Letâs face it: staring at an ingredients list on the back of your favourite moisturiser or serum can be perplexing. However, there are certain hero ingredients that can make a difference to your skin … and squalane, a plant-derived ingredient that mimics the moisturising properties of our skin, is one of them.
âFor a long time, brands have called out things like acids, peptides or vitamin C as the key âactivesâ,â explains Lucy Shaw, retail skincare manager at MECCA Brands. âConsumers are now seeing ingredients like squalane, probiotics, ferments, adaptogens emerge as the new generation of âactivesâ.Â
âUp until recently, applying oil on the skin was not advised and consumers saw oil as something that would ultimately lead to blemishes. Now that we are more educated on what is in our products, consumers are aware of the benefits of using oils and fats, such as squalane, on their skin.â
While we have just recently begun to hear more about squalane, itâs actually been used in skincare for quite some time. In fact, squalane is very closely related to squalene â a fat or lipid that is naturally produced by the sebaceous oil glands in our skin.
âSqualene is a protective antioxidant that is produced naturally by the skin,â says Shaw. It helps keep our skin hydrated, but like many other processes that begin to slow as we age, the production of squalene does, too, which means by the time we reach our 40s we can start to experience drier skin due to the decrease in squalene.
This is where squalane comes in, says Shaw. âSqualene is converted into squalane through a process called hydrogenation (adding hydrogen) and it has a molecular structure that is very similar to the natural oils found in your skin.â And while products that use squalene do exist, the ingredient is highly unstable. âIn general, squalane is preferred for use in cosmetics because it is more stable, colourless, odourless and has a longer shelf life,â adds Shaw.Â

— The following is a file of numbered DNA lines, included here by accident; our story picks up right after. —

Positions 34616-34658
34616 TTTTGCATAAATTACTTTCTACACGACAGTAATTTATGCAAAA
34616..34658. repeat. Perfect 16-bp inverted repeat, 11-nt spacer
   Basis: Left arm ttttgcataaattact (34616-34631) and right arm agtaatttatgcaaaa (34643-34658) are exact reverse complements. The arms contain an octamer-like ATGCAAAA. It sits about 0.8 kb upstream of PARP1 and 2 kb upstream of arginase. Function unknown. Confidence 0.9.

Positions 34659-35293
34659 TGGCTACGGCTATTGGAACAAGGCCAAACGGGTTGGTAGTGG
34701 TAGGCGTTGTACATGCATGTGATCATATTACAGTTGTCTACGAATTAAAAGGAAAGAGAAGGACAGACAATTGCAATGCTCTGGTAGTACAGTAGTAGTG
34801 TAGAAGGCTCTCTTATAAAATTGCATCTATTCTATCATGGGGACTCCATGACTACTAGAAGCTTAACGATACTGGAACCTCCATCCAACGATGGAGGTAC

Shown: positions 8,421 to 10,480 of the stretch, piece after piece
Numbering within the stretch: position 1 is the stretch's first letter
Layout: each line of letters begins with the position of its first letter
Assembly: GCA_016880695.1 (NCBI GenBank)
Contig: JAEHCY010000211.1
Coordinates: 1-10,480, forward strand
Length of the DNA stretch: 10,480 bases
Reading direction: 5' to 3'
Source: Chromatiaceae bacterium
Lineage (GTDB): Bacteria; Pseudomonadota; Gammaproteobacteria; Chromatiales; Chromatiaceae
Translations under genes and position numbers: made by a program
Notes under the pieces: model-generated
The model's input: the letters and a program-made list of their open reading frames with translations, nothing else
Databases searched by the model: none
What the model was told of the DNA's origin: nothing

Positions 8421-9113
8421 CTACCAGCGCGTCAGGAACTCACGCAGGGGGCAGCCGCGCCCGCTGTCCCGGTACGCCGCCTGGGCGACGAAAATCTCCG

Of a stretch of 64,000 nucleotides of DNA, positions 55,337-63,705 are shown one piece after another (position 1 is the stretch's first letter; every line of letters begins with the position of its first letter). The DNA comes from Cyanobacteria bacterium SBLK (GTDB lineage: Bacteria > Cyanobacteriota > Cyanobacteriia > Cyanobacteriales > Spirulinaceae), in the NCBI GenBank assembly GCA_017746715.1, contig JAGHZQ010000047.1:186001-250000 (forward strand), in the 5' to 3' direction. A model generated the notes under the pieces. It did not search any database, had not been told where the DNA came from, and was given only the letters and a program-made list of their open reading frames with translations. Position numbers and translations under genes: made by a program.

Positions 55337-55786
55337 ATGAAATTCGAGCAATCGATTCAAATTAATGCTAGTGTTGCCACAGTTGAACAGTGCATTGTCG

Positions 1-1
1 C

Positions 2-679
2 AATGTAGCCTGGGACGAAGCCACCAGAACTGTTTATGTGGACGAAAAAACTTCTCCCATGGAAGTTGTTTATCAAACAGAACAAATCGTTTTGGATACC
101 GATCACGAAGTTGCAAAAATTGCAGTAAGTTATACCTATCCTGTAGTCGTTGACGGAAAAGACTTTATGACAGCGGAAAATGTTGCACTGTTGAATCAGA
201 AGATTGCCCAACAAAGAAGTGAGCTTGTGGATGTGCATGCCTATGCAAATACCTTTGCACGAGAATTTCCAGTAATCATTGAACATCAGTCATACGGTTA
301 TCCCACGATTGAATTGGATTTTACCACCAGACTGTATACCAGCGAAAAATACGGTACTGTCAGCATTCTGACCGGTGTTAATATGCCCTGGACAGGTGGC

Shaw says the bulk of the squalane that we see in skincare products today comes from plant-based sources. âYou can find squalene and squalane in olive oil, sugar cane, wheat germ and rice bran most commonly,â she says.
As for what squalane does for the skin, it really mimics the benefits of the squalene our body produces naturally. It particularly benefits those with dry or dehydrated skin, but squalane is beneficial for all skin types as it helps keep skin hydrated around the clock, reducing the appearance of lines and wrinkles. âIt is a master of moisturising and nourishing the skin,â says Shaw. âBut it does it in a way thatâs lightweight and easy for the skin to absorb.âÂ
With autumn here and winter just around the corner, it could be the ideal time to work squalane-based products into your routine. âSqualane helps to reinforce your skinâs protective barrier and support the ceramides locking your skin cells together,â says Shaw. She explains that when the skin barrier is compromised â which often happens over the cooler months â it loses moisture more rapidly and is more sensitive to the outside environment. âSqualane will essentially help your skin to function at its full potential,â says Shaw. âIt also helps your cells intake oxygen more effectively, provides antioxidant protection and helps your cells to regenerate.Â
âOverall, it will make for smoother, more moisturised skin that is supple and bouncy.âÂ